Christians are to “do justice” (Titus 2:12)–dikaioma. In Micah 6:8 we are told to “do justice, love mercy”. When Job is taking an inventory of his life, he said, “I rescued the poor who cried for help, and the fatherless who had none to assist him. The one who was dying blessed me and I made the widow’s heart sing. I put on righteousness as my clothing and justice was my robe and turban. I was eyes to the blind and feet to the lame. I was a father to the needy and took up the case of the stranger. I broke the fangs of the wicked and snatched the victims from their teeth.” (Job 29:12-17) Job is saying that these people are not treated fairly or justly in the social system: the single mother, the lame, blind, and poor, the alien and disadvantaged children. God demands that people without economic or social “clout” not be taken advantage of.
When the scriptural people of God seek redemption, they want something that goes far beyond personal salvation. In their eyes, God’s redemption means justice is coming, the King of all the earth is coming! They want “justice to roll down like waters” (Amos 5:24.) Do contemporary Christians bring the same passion to their hope of redemption as the people in the Bible did? When our earthly kingdoms have a good year, we don’t necessarily long for [justice] to break in. But if you are a slave in Pharoah’s kingdom, or in a Mississippi cotton kingdom “your kingdom come” means “your will be done on earth as it is in heaven” (Cornelius Plantinga, Engaging God’s World, p.103-104.).
What is ‘doing justice?’
According to the Old Testament, God’s justice means to share food, shelter, and other basic resources with those who have fewer of them (Is 58:6-10.) Injustice happens when people are barred from fair wages and therefore from the same goods and opportunities afforded others. (cf. Lev 19:13, Jer 22:13.) In Luke 18:1-8 Jesus tells of a widow who seeks “justice” from a judge in her legal battle with some more powerful adversary. (The details of the case are not given.) The primary application is that God is a just judge and will ultimately bring about vindication for this people– therefore we should persevere in our faith in him. But it is obvious from the analogy that the “justice” both the human judge (finally begrudgingly gives) and the justice that God will eventually dispense includes meeting their basic material needs. Meeting basic human needs for food, shelter, health, and education then, is thus not simply a matter of “compassion” but also of justice. God is committed to justice and those with a relationship to him will be as well.
Why is meeting basic human needs called not just mercy but justice?
We do not all start out with equal privileges and assets. For example, inner city children, through no fault of their own, may grow up with vastly inferior schooling and with an overall environment extremely detrimental to learning. Conservatives may argue that this is the parents’ fault or the “culture’s” fault while liberals see it as a failure of government and/or the fruit of systemic racism. But no one argues that it is the children’s fault! Of course it is possible for youth born into poverty to break out of it– but it takes many times more fortitude, independence, creativity, and courage to simply go to college and get a job than it does for any child born into a middle class world. In short, some children grow up with about a 200-Atimes better opportunity for academic and economic success than others do. (You can’t ask an illiterate 8 year-old—soon to be an illiterate 17 year-old–to ‘pull himself up by his bootstraps’!) Why does this situation exist? It is part of the deep injustice of our world. The problem is simply an unjust distribution of opportunity and resources.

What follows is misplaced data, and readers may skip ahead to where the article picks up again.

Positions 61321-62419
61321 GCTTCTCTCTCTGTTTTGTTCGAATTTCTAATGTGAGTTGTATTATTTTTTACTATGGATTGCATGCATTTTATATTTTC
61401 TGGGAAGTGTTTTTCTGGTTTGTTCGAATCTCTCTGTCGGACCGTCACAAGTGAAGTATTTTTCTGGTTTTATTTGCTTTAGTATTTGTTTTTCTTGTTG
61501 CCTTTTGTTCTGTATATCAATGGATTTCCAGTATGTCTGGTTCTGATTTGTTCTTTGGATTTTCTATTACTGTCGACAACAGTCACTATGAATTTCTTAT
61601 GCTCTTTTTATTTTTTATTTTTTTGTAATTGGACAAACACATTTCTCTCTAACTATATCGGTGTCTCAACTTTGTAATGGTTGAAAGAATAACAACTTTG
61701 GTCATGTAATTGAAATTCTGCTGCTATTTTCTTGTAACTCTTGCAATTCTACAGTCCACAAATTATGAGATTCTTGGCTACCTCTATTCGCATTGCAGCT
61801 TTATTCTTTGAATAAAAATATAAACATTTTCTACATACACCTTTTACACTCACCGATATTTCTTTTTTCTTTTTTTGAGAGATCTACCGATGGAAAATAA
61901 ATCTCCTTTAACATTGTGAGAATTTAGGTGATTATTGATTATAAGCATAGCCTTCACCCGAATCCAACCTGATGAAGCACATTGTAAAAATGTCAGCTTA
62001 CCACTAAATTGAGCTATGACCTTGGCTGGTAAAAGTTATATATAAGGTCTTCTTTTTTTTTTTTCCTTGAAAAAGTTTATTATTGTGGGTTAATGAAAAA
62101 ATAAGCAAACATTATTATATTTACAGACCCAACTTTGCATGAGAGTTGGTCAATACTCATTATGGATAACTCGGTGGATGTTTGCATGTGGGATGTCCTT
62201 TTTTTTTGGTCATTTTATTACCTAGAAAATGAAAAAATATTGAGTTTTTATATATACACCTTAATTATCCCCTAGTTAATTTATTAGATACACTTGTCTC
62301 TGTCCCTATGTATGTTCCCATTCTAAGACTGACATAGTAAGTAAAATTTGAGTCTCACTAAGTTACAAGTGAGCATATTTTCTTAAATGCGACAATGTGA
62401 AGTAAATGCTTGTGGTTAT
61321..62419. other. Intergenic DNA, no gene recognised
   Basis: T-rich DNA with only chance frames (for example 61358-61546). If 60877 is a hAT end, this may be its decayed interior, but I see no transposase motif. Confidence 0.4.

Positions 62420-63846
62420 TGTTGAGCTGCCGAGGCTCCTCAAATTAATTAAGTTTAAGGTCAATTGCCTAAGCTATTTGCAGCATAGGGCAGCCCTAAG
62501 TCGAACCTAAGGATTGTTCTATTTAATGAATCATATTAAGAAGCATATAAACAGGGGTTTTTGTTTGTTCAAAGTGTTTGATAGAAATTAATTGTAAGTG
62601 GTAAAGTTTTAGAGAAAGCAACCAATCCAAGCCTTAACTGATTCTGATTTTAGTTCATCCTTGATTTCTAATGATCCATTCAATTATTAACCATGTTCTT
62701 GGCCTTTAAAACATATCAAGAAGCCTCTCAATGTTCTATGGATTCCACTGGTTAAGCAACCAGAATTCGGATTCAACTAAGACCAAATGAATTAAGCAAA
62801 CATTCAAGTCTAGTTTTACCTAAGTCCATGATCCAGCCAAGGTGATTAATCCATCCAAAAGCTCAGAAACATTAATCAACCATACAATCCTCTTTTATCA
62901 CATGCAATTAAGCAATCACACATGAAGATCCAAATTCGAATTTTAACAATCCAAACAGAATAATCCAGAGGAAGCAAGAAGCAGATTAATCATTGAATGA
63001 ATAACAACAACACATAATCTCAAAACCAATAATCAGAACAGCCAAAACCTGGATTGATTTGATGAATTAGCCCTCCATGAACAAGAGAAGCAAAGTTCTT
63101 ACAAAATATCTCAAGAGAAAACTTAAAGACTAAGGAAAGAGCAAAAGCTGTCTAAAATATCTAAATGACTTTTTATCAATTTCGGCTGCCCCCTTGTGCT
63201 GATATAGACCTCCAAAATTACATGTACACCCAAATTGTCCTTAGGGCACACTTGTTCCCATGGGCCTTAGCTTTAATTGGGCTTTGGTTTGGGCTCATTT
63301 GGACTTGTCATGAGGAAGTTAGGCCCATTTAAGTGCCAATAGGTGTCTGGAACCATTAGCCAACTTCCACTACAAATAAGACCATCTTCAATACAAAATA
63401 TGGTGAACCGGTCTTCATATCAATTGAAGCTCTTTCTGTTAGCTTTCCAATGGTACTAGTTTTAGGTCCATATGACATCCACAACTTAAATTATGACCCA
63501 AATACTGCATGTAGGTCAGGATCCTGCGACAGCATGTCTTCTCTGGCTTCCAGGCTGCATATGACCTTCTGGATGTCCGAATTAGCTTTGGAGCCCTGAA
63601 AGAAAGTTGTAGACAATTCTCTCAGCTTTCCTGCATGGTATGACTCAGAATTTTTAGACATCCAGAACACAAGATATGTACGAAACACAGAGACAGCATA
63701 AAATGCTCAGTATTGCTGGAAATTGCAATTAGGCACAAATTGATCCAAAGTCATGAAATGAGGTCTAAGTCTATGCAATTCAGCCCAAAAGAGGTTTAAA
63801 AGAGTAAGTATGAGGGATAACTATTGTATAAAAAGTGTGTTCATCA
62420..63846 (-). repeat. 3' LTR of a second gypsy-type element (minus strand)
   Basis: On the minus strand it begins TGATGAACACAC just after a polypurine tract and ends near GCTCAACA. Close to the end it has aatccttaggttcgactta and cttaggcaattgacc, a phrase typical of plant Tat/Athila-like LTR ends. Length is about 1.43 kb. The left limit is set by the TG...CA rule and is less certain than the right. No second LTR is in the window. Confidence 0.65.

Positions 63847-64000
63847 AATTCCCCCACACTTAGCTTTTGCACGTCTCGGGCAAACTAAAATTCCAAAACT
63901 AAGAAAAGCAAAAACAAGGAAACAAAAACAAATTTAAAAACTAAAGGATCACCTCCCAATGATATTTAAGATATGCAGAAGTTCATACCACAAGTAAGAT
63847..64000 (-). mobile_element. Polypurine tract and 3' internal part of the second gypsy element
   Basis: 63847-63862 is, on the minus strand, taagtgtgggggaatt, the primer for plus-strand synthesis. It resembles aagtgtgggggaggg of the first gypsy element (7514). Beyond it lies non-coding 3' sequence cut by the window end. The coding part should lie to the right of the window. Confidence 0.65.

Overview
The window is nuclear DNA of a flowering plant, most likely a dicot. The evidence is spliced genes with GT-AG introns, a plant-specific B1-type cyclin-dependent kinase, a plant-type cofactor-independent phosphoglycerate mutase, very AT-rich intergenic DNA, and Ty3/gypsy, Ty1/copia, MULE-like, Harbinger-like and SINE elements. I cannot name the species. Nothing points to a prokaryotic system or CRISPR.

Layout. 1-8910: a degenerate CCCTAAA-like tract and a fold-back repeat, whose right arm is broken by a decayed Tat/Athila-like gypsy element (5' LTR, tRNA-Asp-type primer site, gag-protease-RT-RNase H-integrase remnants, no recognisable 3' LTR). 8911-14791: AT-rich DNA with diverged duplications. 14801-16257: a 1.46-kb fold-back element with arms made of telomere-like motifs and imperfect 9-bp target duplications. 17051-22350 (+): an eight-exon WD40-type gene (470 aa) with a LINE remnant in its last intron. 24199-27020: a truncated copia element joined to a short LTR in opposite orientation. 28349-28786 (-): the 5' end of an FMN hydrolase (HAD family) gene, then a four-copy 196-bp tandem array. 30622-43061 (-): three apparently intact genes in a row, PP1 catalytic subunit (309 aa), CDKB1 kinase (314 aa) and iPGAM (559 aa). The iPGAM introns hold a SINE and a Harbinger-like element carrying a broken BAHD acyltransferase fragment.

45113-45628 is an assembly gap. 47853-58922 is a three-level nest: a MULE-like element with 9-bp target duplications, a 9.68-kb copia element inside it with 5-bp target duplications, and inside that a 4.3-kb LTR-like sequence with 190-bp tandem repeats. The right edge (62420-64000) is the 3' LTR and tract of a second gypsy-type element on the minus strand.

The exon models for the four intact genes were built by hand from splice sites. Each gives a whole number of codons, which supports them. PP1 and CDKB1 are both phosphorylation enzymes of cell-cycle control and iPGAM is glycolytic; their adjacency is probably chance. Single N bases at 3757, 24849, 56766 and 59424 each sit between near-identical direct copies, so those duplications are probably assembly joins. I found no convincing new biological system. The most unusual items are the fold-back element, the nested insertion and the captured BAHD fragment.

Why should we do justice?
God tells Israel: “The alien living with you must be treated as one of your native-born. Love him as yourself, for you were aliens in Egypt. I am the Lord your God.” (Lev 19:34) The Israelites had been ‘aliens’ and oppressed slaves in Egypt. They did not have the ability to free themselves–God liberated them by his grace and power. Now they are to treat all people with less power or fewer assets as neighbors, doing love and justice to them. So the basis for ‘doing justice’ is salvation by grace! Christians may disagree about the particular political approach to the problems of injustice. But all Christians must be characterized by 1) their passion for justice, and 2) their personal commitment to ameliorate injustice through personal giving, sacrifice, and generosity.
Source: “The Gospel and the Poor” by Tim Keller
Social Justice Is Not Social Gospel
What comes to mind when you think of social justice? Human trafficking? Racial prejudice? Heathcare? Immigration reform?
Social justice is a trendy and vital topic, but it’s often blurry, too.
One thing we know it’s not is a social gospel. By advocating for social justice, we’re not advocating for a social gospel. A social gospel is a false gospel that says we’re saved through our good works of justice, that personal holiness and evangelism don’t matter.
Social justice, on the other hand, is tied to personal holiness. For as we saw in our first class, Justifying Faith Leads to Justice, righteousness and justice are inextricably linked in the heart of God. As David Platt says, “A robust commitment to the gospel and the Great Commission will inevitably lead to encounters with the impoverished, the orphaned, and so forth.”